Have You Been Arrested or Charged for Property Damage Crimes in the St. Louis Area? With Over 20+ Years of Experience Practicing Criminal Defense, W. Scott Rose Will Work Tirelessly & Aggressively to Defend You in the Court of Law.
When an individual intentionally or knowingly causes damages to another person’s property, it can quickly escalate into a misdemeanor or felony charge for the accused. Property damage crimes involve property being destroyed, including homes, buildings, motor vehicles, private, and public property. In St. Louis, criminal charges for property damage have serious consequences.
If you are accused of property damage you can be facing hefty fines, jail time, and a life-long criminal record. These are penalties that can severely affect you, your family, and most importantly, your freedom. You need a skilled St. Louis property damage attorney that will offer the undivided attention that your case needs. Rose Legal Services exclusively handles St. Louis criminal defense matters including assault, theft, and weapon charges. Stay calm, and allow our attorneys to build the best possible case for you — Get started now with a free consultation.
Types of Property Damage Charges
The state of Missouri will usually identify the crime as either vandalism, arson, tampering, or property damage. Courts will address the severity of each crime by applying one of two degrees — A first degree (felony) or a second degree (misdemeanor). Although penalties can vary greatly, they are typically based on the amount of tampering or damage to property incurred.
- First Degree – An individual knowingly causes damage to another person’s property or vehicle. Damages are over $750, or damages were caused in an attempt to defraud an insurer. This also applies to intentional tampering with property.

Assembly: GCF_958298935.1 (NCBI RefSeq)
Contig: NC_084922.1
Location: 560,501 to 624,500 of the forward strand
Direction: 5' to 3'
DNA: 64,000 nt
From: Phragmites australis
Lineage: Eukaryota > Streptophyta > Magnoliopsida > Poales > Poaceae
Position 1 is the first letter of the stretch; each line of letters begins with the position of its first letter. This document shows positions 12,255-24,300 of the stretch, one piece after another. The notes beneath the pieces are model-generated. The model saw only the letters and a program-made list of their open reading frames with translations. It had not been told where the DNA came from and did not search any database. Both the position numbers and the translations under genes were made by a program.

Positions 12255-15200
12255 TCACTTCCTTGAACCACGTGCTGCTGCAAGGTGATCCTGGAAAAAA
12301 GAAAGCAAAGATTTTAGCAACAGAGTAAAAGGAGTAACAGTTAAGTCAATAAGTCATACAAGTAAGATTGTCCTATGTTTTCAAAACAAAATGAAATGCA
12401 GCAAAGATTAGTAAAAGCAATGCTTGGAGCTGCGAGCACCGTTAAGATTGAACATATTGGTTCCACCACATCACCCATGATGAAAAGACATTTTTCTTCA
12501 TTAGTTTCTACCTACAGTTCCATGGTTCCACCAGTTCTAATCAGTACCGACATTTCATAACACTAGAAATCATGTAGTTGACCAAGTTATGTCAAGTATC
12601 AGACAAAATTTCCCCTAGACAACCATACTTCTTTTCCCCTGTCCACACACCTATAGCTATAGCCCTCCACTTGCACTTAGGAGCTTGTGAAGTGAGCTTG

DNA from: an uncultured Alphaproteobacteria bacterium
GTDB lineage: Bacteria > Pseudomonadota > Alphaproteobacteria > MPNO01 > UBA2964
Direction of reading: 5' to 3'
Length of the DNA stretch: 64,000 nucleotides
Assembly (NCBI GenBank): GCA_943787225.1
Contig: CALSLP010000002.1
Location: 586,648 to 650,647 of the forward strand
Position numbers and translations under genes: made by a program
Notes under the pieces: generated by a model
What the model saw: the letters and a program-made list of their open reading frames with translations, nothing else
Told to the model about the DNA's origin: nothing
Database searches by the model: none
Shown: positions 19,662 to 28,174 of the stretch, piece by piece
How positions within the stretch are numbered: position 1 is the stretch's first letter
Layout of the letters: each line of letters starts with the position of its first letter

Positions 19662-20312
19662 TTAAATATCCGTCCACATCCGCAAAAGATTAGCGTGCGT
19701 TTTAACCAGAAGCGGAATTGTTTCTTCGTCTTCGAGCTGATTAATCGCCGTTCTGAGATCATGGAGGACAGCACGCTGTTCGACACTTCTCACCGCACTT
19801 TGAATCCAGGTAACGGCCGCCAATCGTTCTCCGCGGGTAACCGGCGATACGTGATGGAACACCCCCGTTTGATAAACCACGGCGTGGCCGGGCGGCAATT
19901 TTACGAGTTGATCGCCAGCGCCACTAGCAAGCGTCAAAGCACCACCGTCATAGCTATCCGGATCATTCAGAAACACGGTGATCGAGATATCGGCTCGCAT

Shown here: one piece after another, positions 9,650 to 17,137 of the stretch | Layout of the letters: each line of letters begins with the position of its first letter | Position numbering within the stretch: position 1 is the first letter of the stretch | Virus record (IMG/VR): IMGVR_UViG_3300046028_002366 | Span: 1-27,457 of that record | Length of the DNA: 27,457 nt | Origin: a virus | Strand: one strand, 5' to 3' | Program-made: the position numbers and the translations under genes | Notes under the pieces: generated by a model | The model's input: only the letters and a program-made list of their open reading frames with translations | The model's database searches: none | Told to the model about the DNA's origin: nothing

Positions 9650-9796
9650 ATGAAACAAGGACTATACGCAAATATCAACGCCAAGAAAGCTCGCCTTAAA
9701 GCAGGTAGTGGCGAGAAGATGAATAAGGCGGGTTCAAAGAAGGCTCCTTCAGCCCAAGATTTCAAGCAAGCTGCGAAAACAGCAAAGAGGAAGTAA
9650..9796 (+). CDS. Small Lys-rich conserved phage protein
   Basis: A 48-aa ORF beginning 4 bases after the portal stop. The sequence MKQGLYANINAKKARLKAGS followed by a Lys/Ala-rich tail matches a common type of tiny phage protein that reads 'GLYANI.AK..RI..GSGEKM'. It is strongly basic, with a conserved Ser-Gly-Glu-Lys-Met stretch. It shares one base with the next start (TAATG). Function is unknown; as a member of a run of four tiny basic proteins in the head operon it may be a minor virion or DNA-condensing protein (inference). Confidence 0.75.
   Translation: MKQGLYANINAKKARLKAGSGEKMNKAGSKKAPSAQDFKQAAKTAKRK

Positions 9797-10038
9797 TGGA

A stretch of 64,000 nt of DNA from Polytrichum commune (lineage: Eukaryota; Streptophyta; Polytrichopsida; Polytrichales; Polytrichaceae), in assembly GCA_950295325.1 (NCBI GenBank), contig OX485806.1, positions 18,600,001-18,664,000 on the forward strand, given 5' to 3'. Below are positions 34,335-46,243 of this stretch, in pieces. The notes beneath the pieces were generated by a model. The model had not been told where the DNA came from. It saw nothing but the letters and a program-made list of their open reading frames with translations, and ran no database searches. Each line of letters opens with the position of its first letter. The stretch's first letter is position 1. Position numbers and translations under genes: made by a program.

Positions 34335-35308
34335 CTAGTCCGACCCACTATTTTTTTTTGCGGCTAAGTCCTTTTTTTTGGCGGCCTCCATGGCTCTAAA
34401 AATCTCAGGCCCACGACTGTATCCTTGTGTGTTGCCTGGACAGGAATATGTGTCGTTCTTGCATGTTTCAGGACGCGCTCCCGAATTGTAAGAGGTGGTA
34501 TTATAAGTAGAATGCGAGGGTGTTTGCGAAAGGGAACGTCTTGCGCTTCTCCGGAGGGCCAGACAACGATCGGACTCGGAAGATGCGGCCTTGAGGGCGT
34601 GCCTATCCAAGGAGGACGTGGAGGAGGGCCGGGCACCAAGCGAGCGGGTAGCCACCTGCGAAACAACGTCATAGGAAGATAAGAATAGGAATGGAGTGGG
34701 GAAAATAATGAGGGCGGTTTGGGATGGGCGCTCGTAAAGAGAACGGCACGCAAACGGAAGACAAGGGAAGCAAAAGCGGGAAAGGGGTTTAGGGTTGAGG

- Second Degree – The monetary amount applied to the damages can be the deciding factor between first and second-degree charges. Even if the accused knowingly caused the damage, if there is no dollar amount, the charge will likely become a misdemeanor. In the case of tampering, it would have to be determined that it was unintentional.
DETERMINING PENALTIES FOR PROPERTY DAMAGE CRIMES IN ST. LOUIS
Property damage charges are based on a number of factors in St. Louis, including:
- Type of property (e.g., home, car, personal item)
- The severity of damage (e.g., broken window, arson)
- Monetary value of the damage
- Negligent or intentional property damage
- Whether the property damage occurred during the commission of another crime, such as burglary
- Whether the property damage was motivated by racial or ethnic animus, also known as a “hate crime”
What To Do After Being Charged With Property Damage In St. Louis
If you’ve been charged with a property damage crime, your next phone call should be to an experienced St. Louis Property Damage Attorney. They will immediately get to work on building an effective representation for you while providing you with sound advice to help you move forward in the best way possible. Whether you decide to plead innocent or guilty, it’s important to find out ALL of your options… before your trial.
Intentional Property Damage Crimes
An important factor in determining the charges for any crime… is the level of intent. Did the accused do this on purpose? Were they aware of the repercussions of their actions? — Your answers will have a serious impact on your case. If accused of intentional property damage, you can be facing expensive fines, jail time, and a criminal record that lasts a lifetime. Here are some of the most common intentional property damage crimes:
- Vandalism – When an individual destroys or damages someone‘s property without consent. This includes buildings, vehicles, websites, public spaces, or facilities, and more.
- Arson – Arson is when an offender intentionally burns a property such as a building, residence, or motor vehicle. Because arson has the potential to cause injuries or death, it is immediately classified as a felony.
- Tampering – This can occur when driving another person’s vehicle without permission, tampering with safety equipment, causing a public service interruption, and more. “Damage” does not necessarily have to incur.
It is important that you immediately hire a property damage attorney